- China's factory activity extended declines in August as new COVID-19 infections, the worst heatwaves in decades and an embattled property sector weighed on production. The official manufacturing PMI rose to 49.4 in August from 49.0 in July. The PMI shows the world's second-largest economy is struggling to emerge from the sluggish growth seen in Q2. The smaller company focused Caixin Manufacturing PMI also slid to 49.5 in August from 50.4 in July. Demand remained bleak, with sub-indexes of new orders and new export orders returning to contraction following two months of expansion.
- China's economy narrowly escaped contraction last quarter due to widespread COVID-19 lockdowns, and economists say its nascent recovery is in danger of fizzling out amid fresh virus flare-ups and a deep crisis in the property sector. The country's cabinet rolled out a package of new economic stimulus measures the last week of August, including billions of dollars worth of policy financing, to lift the faltering economy. The central bank also cut three key lending rates in August in a bid to lower financing costs for companies and individuals. But, as long as the country maintains its strict COVID-19 policies, many analysts expect growth to remain subdued and have been cutting growth forecasts for this year and next.
- India’s economy expanded at the fastest clip in a year, fueled by domestic demand that may moderate in the face of rising borrowing costs and a global slowdown. GDP rose 13.5% Y/Y in Q2, the quickest pace since the 20.1% growth in the same quarter last year. Business investment increased 20.1% Y/Y during Q2 and private consumption surged 25.9%. Similar to most other economies around the world, India is dealing with high inflation and rising rates. India’s central bank has raised rates three times over the past few months and higher borrowing costs are likely to impact GDP growth in future quarters.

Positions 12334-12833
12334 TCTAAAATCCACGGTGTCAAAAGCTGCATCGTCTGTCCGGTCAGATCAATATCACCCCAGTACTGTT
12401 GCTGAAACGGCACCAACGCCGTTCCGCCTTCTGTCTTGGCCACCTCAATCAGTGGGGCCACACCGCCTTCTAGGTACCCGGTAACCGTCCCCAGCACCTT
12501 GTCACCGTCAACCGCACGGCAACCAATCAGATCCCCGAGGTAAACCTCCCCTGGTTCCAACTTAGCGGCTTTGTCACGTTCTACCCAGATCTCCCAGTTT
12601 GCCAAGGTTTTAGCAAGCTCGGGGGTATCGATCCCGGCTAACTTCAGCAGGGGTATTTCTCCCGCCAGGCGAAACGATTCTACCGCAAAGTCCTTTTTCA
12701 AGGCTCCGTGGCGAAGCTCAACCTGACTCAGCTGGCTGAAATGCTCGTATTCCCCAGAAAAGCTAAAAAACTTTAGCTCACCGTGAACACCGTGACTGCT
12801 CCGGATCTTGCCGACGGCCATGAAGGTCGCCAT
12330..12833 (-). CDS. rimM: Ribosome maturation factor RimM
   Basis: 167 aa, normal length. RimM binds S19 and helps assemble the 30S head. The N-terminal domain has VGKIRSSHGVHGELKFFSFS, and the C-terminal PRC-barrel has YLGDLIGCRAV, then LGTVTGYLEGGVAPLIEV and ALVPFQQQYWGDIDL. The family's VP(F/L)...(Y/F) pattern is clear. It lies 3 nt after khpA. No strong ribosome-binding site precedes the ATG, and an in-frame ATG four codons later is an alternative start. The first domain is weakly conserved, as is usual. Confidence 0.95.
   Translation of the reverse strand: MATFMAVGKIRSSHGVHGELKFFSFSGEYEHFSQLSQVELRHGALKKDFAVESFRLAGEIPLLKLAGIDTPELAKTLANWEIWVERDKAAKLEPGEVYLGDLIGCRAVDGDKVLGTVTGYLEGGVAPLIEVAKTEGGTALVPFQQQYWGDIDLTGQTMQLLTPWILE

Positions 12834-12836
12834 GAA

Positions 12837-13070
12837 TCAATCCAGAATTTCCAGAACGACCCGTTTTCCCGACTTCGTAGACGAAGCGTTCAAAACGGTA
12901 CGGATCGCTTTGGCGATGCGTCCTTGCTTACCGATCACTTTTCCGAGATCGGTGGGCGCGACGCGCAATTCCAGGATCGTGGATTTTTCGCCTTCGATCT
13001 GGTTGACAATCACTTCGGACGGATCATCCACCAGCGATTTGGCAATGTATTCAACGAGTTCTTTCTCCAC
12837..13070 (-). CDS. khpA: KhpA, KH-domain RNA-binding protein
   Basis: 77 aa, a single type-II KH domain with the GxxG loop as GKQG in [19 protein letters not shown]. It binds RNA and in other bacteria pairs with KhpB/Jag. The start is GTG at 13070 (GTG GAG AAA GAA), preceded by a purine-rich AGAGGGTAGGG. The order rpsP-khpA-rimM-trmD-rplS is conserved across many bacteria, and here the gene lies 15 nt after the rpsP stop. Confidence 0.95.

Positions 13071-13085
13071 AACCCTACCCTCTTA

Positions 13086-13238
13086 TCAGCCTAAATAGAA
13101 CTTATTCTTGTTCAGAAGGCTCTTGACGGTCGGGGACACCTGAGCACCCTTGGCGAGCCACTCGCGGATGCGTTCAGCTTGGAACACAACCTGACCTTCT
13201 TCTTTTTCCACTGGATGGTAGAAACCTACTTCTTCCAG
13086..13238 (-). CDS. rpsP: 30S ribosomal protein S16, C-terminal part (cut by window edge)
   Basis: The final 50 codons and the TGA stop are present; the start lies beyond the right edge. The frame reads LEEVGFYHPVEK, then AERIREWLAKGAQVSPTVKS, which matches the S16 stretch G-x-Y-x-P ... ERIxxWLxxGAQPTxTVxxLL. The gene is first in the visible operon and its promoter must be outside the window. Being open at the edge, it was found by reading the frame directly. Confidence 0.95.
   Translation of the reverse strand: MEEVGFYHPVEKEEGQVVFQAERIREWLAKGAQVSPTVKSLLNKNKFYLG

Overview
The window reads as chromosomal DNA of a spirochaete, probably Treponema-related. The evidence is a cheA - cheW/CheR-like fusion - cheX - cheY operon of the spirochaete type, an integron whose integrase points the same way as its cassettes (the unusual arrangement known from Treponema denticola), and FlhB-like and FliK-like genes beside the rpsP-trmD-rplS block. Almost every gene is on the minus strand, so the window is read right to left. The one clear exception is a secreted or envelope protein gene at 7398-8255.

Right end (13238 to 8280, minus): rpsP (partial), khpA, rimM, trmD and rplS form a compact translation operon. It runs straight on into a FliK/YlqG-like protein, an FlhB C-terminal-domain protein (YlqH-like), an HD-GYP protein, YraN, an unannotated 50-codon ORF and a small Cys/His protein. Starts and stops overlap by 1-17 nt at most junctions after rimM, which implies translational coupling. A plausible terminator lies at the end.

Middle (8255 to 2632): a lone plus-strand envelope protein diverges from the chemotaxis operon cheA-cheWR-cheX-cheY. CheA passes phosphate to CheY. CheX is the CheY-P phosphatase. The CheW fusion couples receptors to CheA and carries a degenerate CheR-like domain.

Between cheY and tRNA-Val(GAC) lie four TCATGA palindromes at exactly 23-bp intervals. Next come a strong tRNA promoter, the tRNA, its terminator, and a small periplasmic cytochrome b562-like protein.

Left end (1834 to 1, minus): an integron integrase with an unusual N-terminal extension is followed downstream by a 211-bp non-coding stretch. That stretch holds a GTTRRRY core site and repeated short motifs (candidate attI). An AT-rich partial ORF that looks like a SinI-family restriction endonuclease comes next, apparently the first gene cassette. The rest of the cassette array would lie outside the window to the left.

- After six months of war with Ukraine, Russia’s economy appears to be outperforming expectations. During the early days of the war, economists expected the Russian economy to contract more than 12% due to punishing sanctions. Forecasts today suggest that the Russian economy will only shrink 4-4.5% in 2022 with inflation topping 13%. GDP is projected to decline 2.7% in 2023.
Market Performance (as of 8/31/22)
- In August, yields surged higher during the second half of the month due to fears of a more hawkish Federal Reserve, fighting sticky inflation. Core fixed income and munis were hit hard.
- IG and HY spreads widened out last month while floating rate loans provided a buffer against higher rates.
- Non-U.S. fixed income was hurt by rising rates and the stronger USD. EMD provided some relative outperformance.
- After starting out positive, U.S. equities fell during the second half of August.
- Large caps lagged small caps.
- Large cap growth trailed large cap value, but small cap growth outpaced small cap value.
- Non-U.S. equities trailed their U.S. counterparts last month, led by particular weakness in Europe.
- Large caps in EAFE markets beat small caps and EM small caps handily outperformed EM large caps.
- EMs provided strong relative outperformance in August led by a rebound in China and Latin America.
S&P 500 (as of August 31, 2022)
Russell 2000 (as of August 31, 2022)
MSCI EAFE (as of August 31, 2022)
MSCI EM (as of August 31, 2022)